• Electrolyte powdered drink (Gatorade, GU, Pedialyte) 
  • Bandanna (many uses, including for splints)
  • Anti-diarrhea medicine (Imodium)
  • Body Glide or Vaseline, Chapstick

Optional Items (for a more extended backpacking trip or specific conditions)

  • Medical gloves (Nitrile is better than latex)
  • ACE bandage or elastic wrap
  • Rolled gauze
  • Eye drops
  • Sewing needle - can be used for repairs and first aid
  • Sunburn relief gel (Aloe)
  • Tick remover tool (depending on hiking location)
  • Inject-able epinephrine (for known allergies, if prescribed)
  • Paramedic shears (blunt-tip scissors)
  • Cotton swabs
  • Thermometer
  • Water treatment tablets
  • CPR mask (if traveling in a group and if CPR trained) 
  • Paper/pencil (for recording medical data like when you’ve taken/given medicine, symptom progression, etc.)
  • Emergency items - Mylar blanket, fire starter, signaling device, a flashlight (these are likely already in your gear, but if not, you should consider them.  

How to Pack Your Hiking First Aid Kit

Here are a few tips for packing your first aid kit: 

  • Choose a bag or case that is lightweight and waterproof. Your case may be as simple as a small ziplock bag, or a lightweight dry sack, zippered pouch, etc. 
  • Mark your first aid kit or choose a colored bag that is different than everything else in your pack so that you can grab it quickly or direct someone else to it if necessary.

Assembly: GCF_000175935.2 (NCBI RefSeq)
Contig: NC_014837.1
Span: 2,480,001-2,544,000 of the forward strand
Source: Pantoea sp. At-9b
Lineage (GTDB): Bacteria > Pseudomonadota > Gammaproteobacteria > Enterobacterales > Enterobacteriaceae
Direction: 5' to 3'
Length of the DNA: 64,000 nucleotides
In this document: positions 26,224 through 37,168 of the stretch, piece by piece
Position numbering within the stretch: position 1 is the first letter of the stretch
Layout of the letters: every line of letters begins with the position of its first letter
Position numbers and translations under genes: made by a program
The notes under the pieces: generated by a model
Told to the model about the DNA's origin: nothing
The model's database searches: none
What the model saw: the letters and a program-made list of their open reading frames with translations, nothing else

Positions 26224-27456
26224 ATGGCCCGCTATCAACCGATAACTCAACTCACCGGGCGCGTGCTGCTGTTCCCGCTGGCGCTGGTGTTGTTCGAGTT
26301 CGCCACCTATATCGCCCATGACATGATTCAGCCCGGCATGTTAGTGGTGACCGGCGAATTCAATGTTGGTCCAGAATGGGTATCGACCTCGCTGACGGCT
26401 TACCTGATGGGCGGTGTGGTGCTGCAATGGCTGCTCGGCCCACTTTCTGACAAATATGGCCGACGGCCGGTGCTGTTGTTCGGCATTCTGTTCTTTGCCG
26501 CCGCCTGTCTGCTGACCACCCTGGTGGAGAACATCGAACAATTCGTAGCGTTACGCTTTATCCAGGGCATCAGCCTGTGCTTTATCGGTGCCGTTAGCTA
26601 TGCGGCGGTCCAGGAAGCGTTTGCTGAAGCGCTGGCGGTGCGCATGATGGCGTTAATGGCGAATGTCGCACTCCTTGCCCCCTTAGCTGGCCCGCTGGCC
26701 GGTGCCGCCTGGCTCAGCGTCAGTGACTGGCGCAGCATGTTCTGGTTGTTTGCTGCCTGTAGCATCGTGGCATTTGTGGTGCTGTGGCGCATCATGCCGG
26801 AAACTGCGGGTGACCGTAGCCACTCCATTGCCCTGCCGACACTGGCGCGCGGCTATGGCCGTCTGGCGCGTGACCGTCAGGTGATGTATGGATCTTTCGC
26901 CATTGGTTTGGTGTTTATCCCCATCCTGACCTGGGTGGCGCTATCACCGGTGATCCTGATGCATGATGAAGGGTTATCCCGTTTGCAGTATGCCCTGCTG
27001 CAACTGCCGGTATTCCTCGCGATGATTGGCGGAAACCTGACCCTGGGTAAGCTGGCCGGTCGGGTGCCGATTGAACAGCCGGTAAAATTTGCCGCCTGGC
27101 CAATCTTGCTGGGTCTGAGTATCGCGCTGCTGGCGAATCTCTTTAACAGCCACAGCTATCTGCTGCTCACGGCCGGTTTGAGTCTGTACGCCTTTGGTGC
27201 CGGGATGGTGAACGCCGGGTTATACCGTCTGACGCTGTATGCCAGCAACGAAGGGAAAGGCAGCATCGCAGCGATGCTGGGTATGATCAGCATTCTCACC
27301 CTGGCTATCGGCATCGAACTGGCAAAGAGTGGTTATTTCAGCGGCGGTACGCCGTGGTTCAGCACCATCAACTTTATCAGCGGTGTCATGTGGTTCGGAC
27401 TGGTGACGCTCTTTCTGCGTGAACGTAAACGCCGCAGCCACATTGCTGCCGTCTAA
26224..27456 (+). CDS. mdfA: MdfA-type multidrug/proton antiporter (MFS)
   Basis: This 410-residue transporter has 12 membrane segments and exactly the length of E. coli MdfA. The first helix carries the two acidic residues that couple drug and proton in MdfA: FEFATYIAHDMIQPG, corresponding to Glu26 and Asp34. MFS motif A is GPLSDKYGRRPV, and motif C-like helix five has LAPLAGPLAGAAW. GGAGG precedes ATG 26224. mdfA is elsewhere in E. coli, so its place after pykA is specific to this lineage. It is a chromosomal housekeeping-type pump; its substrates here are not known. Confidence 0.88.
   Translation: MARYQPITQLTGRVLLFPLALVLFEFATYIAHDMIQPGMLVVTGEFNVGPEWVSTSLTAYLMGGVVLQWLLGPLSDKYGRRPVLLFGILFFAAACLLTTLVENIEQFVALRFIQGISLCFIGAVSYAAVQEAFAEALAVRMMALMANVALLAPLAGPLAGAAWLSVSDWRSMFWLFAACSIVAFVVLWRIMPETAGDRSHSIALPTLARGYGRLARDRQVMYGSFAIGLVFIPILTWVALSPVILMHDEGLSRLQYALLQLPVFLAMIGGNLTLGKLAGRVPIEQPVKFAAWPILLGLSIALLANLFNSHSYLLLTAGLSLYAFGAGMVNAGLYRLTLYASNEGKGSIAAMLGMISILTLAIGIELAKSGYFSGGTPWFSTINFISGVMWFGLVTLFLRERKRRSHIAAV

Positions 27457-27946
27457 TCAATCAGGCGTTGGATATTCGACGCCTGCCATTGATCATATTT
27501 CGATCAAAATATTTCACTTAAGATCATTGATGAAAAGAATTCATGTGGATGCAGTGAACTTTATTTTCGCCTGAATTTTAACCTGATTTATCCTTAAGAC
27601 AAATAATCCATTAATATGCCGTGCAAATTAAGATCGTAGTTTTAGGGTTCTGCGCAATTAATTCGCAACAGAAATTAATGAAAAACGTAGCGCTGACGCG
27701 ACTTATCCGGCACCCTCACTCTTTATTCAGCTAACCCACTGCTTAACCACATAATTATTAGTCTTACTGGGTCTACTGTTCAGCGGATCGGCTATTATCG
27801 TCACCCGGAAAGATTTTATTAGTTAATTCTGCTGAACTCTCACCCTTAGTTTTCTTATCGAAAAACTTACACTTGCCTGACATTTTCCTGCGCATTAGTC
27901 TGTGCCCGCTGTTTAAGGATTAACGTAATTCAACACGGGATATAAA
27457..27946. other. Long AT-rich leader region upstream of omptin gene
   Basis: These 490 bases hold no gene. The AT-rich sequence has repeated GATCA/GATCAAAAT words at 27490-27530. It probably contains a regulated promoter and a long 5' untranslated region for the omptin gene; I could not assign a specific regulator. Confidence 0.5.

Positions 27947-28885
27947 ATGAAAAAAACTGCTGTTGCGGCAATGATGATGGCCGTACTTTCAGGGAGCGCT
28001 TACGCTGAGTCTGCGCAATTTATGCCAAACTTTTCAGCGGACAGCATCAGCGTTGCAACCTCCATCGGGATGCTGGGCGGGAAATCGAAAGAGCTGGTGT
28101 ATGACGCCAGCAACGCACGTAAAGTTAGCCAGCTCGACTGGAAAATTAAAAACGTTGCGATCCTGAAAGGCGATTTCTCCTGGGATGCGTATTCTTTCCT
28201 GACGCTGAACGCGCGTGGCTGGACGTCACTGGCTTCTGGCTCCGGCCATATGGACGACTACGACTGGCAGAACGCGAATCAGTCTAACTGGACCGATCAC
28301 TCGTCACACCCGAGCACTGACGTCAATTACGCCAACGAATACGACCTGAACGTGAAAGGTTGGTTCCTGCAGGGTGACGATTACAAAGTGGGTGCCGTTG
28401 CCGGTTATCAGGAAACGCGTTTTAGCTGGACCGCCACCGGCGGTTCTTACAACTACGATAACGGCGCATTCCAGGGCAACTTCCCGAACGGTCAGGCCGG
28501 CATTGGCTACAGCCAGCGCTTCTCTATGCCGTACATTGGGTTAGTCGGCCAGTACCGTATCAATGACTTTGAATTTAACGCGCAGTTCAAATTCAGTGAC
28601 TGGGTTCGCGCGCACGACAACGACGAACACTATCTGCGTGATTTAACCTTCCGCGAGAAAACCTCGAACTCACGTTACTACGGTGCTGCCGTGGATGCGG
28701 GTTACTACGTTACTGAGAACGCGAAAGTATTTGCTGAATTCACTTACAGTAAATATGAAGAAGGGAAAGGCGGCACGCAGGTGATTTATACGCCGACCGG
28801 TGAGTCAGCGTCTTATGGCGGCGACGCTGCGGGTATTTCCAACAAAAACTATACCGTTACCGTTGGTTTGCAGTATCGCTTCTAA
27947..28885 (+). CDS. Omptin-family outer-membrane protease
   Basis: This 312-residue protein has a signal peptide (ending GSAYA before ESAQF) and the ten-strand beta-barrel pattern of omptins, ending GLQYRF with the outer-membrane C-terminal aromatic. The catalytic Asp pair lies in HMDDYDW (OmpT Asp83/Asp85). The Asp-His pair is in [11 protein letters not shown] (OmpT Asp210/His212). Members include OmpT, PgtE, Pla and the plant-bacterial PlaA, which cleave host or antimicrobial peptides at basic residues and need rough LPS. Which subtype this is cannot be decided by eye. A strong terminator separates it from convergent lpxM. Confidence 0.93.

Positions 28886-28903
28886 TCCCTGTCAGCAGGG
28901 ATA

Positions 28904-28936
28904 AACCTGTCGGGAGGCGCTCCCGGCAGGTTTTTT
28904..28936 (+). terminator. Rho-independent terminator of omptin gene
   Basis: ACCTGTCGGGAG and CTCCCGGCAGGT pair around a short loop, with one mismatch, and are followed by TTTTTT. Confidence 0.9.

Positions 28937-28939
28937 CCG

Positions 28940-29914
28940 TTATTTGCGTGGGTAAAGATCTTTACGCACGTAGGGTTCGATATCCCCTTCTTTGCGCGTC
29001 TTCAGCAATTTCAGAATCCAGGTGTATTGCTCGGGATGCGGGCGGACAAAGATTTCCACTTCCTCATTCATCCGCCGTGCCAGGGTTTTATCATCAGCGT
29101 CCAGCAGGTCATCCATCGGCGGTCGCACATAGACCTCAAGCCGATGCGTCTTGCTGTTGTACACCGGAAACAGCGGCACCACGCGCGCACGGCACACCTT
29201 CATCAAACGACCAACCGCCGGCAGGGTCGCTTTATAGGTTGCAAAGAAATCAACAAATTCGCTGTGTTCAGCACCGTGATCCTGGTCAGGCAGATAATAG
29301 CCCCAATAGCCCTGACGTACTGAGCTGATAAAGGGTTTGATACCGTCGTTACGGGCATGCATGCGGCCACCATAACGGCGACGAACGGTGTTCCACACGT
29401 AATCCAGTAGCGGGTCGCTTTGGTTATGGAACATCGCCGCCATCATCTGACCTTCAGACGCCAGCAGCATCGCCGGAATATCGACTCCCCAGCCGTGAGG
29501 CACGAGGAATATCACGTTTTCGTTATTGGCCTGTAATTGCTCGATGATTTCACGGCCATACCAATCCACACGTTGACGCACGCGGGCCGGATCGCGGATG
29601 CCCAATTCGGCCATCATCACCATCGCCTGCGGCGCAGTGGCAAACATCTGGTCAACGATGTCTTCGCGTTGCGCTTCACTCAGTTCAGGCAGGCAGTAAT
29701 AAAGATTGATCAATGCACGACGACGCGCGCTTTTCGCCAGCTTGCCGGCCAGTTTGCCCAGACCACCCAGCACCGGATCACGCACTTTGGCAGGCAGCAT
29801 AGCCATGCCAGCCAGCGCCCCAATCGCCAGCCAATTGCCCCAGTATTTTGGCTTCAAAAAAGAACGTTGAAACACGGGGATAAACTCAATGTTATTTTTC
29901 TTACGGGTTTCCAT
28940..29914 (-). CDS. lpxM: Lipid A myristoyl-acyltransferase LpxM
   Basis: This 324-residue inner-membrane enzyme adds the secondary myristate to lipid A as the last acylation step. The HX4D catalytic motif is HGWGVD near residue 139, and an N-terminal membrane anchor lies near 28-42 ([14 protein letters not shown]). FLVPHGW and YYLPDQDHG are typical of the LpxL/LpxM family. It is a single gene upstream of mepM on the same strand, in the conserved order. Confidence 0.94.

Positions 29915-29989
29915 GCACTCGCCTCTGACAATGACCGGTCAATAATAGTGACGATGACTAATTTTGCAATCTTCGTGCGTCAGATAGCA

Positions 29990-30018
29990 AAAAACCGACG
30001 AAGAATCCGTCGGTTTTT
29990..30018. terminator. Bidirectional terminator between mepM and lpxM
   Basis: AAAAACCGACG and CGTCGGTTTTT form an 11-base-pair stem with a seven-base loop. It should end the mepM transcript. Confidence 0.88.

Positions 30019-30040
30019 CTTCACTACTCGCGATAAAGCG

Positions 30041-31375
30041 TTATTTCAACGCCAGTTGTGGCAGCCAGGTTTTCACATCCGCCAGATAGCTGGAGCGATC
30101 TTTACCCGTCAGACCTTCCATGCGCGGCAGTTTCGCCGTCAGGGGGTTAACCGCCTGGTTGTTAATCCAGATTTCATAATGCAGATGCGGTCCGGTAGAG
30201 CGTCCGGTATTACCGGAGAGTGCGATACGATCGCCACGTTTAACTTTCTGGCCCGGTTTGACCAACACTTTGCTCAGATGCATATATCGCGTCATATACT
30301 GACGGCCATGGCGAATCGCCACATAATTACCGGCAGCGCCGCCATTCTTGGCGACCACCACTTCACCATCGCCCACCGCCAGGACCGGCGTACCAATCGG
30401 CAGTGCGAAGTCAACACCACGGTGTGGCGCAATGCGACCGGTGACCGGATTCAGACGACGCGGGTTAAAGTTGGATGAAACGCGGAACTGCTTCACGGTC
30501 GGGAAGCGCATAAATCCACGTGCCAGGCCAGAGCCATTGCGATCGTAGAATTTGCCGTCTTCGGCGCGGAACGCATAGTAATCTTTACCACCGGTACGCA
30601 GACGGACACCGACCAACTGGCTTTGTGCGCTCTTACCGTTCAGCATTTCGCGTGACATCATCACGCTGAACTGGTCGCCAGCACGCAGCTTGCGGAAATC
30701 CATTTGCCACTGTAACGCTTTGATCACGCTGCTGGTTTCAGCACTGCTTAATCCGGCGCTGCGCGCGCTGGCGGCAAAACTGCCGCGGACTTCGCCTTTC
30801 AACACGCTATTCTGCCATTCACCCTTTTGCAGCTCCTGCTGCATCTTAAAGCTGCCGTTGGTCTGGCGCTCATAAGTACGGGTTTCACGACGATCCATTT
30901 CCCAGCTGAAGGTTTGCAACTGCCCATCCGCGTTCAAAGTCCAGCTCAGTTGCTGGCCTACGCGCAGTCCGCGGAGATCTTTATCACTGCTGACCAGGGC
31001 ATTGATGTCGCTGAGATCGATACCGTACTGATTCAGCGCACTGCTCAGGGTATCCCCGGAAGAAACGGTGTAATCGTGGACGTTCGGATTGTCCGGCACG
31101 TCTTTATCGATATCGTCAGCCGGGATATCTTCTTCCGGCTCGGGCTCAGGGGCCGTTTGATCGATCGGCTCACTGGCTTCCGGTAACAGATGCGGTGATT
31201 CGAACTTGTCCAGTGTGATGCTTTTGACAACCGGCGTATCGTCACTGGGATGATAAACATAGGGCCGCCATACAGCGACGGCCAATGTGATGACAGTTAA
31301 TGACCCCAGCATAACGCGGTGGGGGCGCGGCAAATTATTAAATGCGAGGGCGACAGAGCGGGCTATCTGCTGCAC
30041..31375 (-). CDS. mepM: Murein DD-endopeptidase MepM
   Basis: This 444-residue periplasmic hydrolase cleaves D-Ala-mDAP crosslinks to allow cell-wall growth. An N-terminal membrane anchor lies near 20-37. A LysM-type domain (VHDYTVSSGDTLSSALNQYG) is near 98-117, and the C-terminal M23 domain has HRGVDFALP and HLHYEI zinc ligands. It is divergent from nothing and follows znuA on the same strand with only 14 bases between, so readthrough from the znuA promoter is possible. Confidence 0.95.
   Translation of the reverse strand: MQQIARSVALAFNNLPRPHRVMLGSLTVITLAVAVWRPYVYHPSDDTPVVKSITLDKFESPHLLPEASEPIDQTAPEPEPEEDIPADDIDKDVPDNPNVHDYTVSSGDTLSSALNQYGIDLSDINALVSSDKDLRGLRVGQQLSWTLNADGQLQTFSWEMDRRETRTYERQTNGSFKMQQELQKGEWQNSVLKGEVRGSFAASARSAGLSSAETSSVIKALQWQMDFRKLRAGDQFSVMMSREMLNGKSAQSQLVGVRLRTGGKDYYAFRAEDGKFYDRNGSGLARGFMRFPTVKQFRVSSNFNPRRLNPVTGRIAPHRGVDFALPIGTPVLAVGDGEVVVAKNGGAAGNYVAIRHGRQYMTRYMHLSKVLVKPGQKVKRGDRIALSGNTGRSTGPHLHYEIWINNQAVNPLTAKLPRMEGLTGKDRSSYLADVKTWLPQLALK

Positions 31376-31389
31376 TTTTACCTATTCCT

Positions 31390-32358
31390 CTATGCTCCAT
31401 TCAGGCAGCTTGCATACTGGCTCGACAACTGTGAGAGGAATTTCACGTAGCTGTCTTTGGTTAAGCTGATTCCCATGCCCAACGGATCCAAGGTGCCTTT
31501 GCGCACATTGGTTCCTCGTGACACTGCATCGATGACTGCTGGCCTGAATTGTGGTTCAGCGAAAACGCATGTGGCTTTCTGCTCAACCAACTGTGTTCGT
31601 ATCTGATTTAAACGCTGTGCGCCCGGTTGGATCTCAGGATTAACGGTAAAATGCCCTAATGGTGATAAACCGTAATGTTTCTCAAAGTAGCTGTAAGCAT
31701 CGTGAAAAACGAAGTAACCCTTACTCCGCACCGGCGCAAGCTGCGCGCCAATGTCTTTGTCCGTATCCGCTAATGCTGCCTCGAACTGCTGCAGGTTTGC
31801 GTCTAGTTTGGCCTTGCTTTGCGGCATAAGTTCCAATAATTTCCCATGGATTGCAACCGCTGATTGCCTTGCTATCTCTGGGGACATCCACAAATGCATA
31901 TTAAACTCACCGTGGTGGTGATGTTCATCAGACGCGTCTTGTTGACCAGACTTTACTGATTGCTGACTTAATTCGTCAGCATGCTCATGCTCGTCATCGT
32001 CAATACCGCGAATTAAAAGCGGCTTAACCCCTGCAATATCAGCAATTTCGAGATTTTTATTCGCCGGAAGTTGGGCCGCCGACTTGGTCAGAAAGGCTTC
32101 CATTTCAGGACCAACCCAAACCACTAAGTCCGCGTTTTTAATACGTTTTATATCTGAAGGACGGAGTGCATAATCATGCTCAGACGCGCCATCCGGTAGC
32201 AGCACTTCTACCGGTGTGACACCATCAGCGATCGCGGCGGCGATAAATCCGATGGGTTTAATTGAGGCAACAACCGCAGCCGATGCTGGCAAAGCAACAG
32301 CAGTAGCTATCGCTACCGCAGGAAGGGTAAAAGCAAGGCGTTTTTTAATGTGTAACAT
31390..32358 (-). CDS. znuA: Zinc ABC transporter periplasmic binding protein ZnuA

• Make sure your first aid kit has a good layout where you can find things quickly without dumping the whole bag out. Look for packages that fold open and have clear pockets. 
  • Repackage pills in individual small zipped bags and label them instead of taking the entire bottle. Ezy Dose Pill Pouches are perfect for storing a few days worth of ibuprofen. 
  • Keep everything clean and waterproof. 
  • Minimize bulk and weight by carrying travel size containers of product or repackaging in small bottles. You can find many single-use products on Amazon like Ever Ready First Aid Triple Antibiotic Ointment Packets or Safetec Sunscreen Lotion Packets

Now that you have your first aid kit sorted, check out what else you will need to prepare with the following guides:

Tips & Takeaways

Before leaving home, make sure you know how to use everything in your first aid kit. It’s helpful to take an online course in wilderness first aid or check in with your local Red Cross to see what training they offer. 

Make sure to replace any items you used when you return from a trip. Your kit will be ready to grab and go next time. Medicine and supplies do expire, so do a full inventory periodically and replace anything too old.

Remember, your first aid kit is there to help you treat minor injuries or get by until you can reach proper medical assistance. Best case scenario, you’ll carry one on every hike and never need to use it.